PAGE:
Lemon trees are not only beautiful trees, but provide a fruit that is used in all kinds of cooking, drinks, treats, and even health.
Lemon trees are also loads of fun to grow. They provide growers different challenges than other fruits such as apple trees, but the rewards are amazing and the challenge is one that any home gardener can handle.
What You Will Find On This Page:
- Lemon Tree Care
- Lemon Recipes
- Lemon Tree Varieties
- General Lemon Info / How Tos
- Lemon Tree FAQ
- Most Recent Lemon Tree Posts on Minnetonka Orchards
As a special reward to our readers, we have a coupon for 10% off lemon trees at Nature Hills Nursery.
Lemon Tree Care
- How To Grow A Lemon Tree
- Lemon Tree Diseases: Identification, Treatment, and Prevention
- How To Prune a Lemon Tree
- Lemon Tree Pests: Identification and Prevention
Lemon Tree Varieties
- All Lemon Tree Varities
- The Lemon Lime Tree
- Variegated Pink Lemon Tree
- The Bearss Lemon Tree
- The Lisbon Lemon Tree
- The Ponderosa Lemon Tree
- The Meyer Lemon Tree
- The Eureka Lemon Tree
General / How To
- How To Run A Lemonade Stand
Lemon Tree Questions
When Do Lemon Trees Bloom?u0026Acirc;u0026nbsp;
While lemon trees can bloom any time of the year, they usually grow flowers in the spring. These beautiful blooms last for a couple of days or up to a week, depending on the type of tree and its age, climate, and health. Following the springtime blooms, the fruit grows throughout summer and slowly turns color in fall and winter to reach its signature yellow shade. Some lemon trees bloom in the fall, and if it’s too cold outside when blooms appear, it’s important to tuck the trees indoors for shelter. Also, keep in mind that it’s normal for lemon trees to start blooming when they are three or four years old, as young trees need time to build sufficient roots.
When To Prune Lemon Trees?
It’s most common to prune lemon trees in the spring or autumn. Mature lemon trees should be pruned 1-2 times a year after harvest. While it may be a few years before baby lemon trees bear fruit, it’s important to regularly prune these growing trees to maintain their structure. If you notice an abundance of leaves and foliage growing in different directions, your lemon tree is probably ready for pruning. Pruning encourages healthier growth and bigger lemons by balancing the leaves and ensuring they receive enough sunlight.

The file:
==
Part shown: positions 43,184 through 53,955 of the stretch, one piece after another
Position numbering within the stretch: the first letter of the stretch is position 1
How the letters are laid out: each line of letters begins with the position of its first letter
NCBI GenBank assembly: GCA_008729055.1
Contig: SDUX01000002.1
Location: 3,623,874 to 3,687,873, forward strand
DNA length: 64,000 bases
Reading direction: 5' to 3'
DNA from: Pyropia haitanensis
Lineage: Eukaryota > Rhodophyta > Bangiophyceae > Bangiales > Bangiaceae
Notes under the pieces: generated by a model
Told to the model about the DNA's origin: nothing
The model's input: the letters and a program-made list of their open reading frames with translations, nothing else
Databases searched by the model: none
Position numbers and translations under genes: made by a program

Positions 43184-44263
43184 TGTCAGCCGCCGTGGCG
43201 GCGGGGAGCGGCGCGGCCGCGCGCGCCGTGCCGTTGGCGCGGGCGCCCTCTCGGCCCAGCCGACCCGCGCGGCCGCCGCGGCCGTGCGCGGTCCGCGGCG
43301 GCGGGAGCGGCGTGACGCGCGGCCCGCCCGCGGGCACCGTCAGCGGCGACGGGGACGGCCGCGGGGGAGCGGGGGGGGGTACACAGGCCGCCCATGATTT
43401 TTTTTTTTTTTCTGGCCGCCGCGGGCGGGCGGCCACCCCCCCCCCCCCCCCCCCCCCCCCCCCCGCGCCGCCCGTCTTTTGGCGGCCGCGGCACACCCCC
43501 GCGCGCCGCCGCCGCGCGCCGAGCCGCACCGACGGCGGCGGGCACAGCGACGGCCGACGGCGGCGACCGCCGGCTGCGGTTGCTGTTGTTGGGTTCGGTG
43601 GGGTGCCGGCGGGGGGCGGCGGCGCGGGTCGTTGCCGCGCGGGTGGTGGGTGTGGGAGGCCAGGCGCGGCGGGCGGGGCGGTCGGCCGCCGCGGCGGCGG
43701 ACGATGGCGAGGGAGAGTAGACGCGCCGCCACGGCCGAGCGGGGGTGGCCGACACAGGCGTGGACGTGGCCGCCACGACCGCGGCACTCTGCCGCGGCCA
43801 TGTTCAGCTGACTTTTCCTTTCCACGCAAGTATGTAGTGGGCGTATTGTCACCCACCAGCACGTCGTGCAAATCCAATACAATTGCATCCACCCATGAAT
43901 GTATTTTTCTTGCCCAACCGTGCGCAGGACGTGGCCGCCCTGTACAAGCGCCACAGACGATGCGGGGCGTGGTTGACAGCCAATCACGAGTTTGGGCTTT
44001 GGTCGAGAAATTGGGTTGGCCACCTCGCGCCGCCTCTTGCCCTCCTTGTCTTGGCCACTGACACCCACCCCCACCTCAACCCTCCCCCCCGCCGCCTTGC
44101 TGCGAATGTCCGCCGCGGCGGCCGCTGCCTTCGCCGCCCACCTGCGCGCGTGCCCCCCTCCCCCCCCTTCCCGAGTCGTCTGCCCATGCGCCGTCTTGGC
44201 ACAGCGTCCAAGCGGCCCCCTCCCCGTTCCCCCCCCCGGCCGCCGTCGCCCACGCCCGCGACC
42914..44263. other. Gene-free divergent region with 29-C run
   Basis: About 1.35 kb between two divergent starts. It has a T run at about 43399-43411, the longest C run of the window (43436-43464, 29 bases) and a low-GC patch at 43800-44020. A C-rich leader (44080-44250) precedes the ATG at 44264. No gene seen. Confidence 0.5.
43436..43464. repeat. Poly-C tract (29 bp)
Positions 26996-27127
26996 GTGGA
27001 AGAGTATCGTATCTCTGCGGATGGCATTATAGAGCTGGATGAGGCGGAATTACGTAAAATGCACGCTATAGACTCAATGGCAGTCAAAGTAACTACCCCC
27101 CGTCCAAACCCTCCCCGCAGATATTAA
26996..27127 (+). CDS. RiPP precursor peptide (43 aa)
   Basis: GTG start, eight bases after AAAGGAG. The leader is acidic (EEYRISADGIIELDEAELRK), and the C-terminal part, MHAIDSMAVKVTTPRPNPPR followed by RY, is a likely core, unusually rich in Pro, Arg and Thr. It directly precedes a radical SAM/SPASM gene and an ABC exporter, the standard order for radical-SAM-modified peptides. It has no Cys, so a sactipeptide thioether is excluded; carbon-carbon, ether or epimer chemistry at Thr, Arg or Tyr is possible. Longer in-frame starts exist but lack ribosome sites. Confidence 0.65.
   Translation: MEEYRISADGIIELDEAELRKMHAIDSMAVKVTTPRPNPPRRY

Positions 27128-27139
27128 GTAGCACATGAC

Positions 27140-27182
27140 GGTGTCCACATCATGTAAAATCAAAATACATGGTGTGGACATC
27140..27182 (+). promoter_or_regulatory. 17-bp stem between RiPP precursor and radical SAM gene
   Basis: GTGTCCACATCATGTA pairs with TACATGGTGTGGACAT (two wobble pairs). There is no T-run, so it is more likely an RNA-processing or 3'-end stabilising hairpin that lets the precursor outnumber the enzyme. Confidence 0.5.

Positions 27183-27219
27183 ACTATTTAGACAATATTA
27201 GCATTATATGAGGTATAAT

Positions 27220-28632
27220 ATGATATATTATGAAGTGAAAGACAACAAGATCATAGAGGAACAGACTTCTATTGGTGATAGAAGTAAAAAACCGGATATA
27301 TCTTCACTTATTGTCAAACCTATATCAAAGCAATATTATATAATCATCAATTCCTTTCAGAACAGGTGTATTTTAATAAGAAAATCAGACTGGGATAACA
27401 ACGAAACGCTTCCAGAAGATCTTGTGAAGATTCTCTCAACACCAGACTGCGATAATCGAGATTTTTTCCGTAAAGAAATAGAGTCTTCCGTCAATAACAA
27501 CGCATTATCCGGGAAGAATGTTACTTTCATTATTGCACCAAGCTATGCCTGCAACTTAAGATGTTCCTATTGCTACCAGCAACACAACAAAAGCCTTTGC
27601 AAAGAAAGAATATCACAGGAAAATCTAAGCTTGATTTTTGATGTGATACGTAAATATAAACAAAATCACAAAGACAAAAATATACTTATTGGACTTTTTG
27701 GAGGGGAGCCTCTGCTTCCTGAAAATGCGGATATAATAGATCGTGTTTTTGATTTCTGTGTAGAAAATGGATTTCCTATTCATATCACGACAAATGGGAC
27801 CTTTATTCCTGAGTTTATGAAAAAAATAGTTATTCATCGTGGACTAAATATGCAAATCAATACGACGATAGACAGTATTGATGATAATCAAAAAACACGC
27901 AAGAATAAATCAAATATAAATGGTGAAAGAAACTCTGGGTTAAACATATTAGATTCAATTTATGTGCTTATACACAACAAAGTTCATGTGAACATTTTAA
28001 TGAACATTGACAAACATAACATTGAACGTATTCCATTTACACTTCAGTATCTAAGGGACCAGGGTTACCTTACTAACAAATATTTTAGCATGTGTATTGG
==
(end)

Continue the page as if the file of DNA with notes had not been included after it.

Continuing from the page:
How Big Do Lemon Trees Get?
Domesticu0026Acirc;u0026nbsp;lemon trees grow 10-20 feet tall on average. The heights can vary depending on which type of lemon tree you have and its age, as some trees take up to six years to reach their mature height and bear fruit. You can get standard and dwarf lemon trees, and the smaller variety is often recommended for indoor growing. While 8-10 feet is the average for dwarf lemon trees, some standard trees can reach up to 30 feet in ideal growing conditions.
Where do Lemon Trees Grow?
Lemon trees are believed to have originated in India but now flourish in warm climates around the globe, including Arizona, California, Florida, and Italy. Lemon and other citrus trees are relatively low-maintenance when grown in their ideal temperatures between 55-90 degrees Fahrenheit. Lemons are more sensitive to the cold than other citrus fruit, so hardiness zones 9-11 are the preferred growing locations. If you’re outside these regions, you can grow lemons as container trees inside a greenhouse or sunroom to protect against the cold temperature and still produce fruit.u0026Acirc;u0026nbsp;
How Much Sun Do Lemon Trees Need?
Lemon trees love the sun and should get around 6-8 hours a day. That’s the ideal amount of daily sunlight for lemon trees, so they are best planted on your home’s south-facing side. These trees are sensitive to the cold so the more sun they can have, the better. If you are growing them inside to protect them from the cold, a solarium or greenhouse is preferred, otherwise find a sunny spot close to the window so the lemons can thrive.
When To Fertilize Lemon Trees?
The best time to fertilize lemon trees and other citrus plants is once every month or two months throughout active growth in the spring and summer. Also, fertilize once every 2-3 months in the fall and winter when the tree is dormant. If your climate and growing conditions lead to flowering and harvesting in other parts of the year, you can follow the same fertilizing schedule during both the active and dormant periods. You can always check with the specific instructions for your tree variety to ensure you are fertilizing correctly.
Where To Buy Lemon Trees?